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Legislation Keeping Water Bills Affordable & Transparent Moves Forward

Legislation Keeping Water Bills Affordable & Transparent Moves Forward

Taxation Committee Moves Water Accountability and Equity Act to Full Council

 

BALTIMORE, MD (September 26, 2019) — The Taxation, Finance and Economic Development Committee of the Baltimore City Council voted unanimously to move the Water Accountability and Equity Act to 2nd Reader. The bill, which has been under consideration by the Committee since May, will now be considered by the full City Council.

"Everywhere I go in Baltimore, the high cost of water and water billing issues top the list of concerns among residents," said City Council President Scott. "Building a more accountable and equitable water system is of the utmost importance. We have an opportunity to do that with this legislation."

Council President Scott heard passionate testimony about unaffordable and erroneous water bills at each of the nine Legislative Town Halls he hosted across Baltimore in August and September. 

“There are some issues that should not be politicized and this should be one of them,” said City Council Vice President Sharon Green Middleton, who is Chair of the Taxation Committee. “It is our job to be the protectors of those who cannot defend themselves,” such as low-income residents and residents on fixed incomes. 

The Water Accountability and Equity Act (18-0307), introduced on December 3, 2018 by then-Council President Bernard C. “Jack” Young, ensures the cost of water is affordable for all Baltimore City residents by creating an income-based water billing system. Philadelphia passed similar legislation in 2017.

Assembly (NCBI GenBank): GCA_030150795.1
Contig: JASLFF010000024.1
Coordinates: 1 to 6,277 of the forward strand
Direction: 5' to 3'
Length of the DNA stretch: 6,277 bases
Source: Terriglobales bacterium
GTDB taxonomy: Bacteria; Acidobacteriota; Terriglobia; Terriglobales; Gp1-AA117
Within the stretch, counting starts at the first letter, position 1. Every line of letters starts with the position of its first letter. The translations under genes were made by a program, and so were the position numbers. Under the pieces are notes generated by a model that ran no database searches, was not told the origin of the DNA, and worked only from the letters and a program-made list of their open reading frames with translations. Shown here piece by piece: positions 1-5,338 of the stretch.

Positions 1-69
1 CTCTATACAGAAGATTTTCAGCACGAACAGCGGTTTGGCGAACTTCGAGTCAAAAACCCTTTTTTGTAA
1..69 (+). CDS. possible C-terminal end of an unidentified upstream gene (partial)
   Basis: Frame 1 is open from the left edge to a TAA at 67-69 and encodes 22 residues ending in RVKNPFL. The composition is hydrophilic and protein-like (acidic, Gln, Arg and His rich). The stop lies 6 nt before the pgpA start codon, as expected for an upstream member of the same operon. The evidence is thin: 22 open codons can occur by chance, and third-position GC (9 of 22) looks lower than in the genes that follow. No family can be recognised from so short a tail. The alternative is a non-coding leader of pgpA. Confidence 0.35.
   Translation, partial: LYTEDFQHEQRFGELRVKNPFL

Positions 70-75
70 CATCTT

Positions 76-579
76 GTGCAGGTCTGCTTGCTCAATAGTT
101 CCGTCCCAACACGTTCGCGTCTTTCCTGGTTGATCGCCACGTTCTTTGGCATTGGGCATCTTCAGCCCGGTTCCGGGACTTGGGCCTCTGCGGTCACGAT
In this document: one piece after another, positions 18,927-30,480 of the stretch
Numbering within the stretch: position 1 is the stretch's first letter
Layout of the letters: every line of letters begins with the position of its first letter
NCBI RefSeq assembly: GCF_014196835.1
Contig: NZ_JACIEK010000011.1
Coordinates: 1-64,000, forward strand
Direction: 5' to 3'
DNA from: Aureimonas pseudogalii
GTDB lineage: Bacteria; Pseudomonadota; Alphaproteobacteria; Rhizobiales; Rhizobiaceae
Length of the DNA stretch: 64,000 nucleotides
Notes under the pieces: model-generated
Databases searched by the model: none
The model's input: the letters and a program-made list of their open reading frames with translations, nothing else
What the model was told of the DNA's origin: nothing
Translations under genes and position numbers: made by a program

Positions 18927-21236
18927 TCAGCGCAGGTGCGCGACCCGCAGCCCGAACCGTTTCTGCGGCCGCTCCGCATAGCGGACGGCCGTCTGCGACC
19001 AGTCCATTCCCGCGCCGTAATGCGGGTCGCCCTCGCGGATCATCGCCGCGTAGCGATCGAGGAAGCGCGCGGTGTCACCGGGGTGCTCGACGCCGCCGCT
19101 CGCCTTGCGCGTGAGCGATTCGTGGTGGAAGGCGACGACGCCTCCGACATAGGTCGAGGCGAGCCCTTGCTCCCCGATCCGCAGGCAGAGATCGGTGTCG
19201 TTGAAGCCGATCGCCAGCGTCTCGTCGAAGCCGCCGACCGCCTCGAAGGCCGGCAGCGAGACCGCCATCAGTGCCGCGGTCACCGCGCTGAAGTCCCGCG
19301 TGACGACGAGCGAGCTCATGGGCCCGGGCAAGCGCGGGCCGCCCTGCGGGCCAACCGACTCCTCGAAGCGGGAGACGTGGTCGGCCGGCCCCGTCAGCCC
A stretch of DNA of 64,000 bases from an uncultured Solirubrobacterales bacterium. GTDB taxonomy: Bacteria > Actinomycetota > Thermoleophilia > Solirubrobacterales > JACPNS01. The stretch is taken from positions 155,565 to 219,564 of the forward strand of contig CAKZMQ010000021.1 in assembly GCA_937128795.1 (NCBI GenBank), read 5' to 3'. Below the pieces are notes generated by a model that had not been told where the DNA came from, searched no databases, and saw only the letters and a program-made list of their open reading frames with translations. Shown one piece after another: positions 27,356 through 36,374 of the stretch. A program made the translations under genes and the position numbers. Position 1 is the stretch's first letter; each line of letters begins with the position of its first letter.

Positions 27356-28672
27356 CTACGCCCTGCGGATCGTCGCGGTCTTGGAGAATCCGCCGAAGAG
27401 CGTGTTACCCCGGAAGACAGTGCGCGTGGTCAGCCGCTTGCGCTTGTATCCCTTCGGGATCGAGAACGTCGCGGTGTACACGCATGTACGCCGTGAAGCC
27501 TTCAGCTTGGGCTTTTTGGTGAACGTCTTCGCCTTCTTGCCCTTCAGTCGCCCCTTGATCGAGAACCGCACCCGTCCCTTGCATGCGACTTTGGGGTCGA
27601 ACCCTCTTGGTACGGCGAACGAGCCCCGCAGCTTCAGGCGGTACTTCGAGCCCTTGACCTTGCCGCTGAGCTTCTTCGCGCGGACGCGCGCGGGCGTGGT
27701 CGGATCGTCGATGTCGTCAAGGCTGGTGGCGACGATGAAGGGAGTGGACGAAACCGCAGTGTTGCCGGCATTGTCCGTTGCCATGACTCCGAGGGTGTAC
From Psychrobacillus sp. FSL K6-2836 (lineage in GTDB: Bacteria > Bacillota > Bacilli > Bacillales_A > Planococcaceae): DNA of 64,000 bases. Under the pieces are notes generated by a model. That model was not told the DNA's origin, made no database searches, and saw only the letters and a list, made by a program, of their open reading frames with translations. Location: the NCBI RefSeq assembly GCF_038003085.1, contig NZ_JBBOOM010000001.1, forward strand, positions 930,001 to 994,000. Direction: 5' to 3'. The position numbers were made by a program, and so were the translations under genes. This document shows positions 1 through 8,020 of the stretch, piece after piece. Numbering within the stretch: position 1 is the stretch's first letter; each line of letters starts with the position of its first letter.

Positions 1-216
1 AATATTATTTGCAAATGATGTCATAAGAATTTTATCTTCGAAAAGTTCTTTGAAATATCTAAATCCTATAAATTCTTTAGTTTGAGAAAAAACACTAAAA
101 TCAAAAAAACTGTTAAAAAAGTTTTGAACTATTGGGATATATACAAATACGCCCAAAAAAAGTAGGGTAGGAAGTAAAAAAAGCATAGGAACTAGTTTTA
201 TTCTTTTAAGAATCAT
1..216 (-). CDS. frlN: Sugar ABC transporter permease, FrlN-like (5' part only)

The legislation establishes a system of tiered credits, which would ensure residents earning between 0-200% of the Federal Poverty Line receive water bills they can actually afford to pay. Currently, the Federal Poverty Line for a family of four is $25,750 a year.

2019 Federal Poverty Line

2019 Federal Poverty Line

Analysis by the Council President's Office shows a credit comparison between the Water-For-All credit outlined in the Water Accountability and Equity Act and existing support programs administered by the Department of Public Works.

For example, a family of three making $9,000 a year would see their water bill capped at 1% of their annual income under the credit established in the Water Accountability and Equity Act. Under DPW's program, the family would pay more than twice as much.

Example Credit Calculation (Family of 3 - $9,000 Annual Income)

Example Credit Calculation (Family of 3 - $20,780 Annual Income)

The legislation would also increase transparency in the dispute process for erroneous water bills. The bill creates a standard and open dispute process, available to all customers regardless of income or experience navigating local government bureaucracy. 

Read Bill 18-0307: Water Accountability and  Equity Act here.

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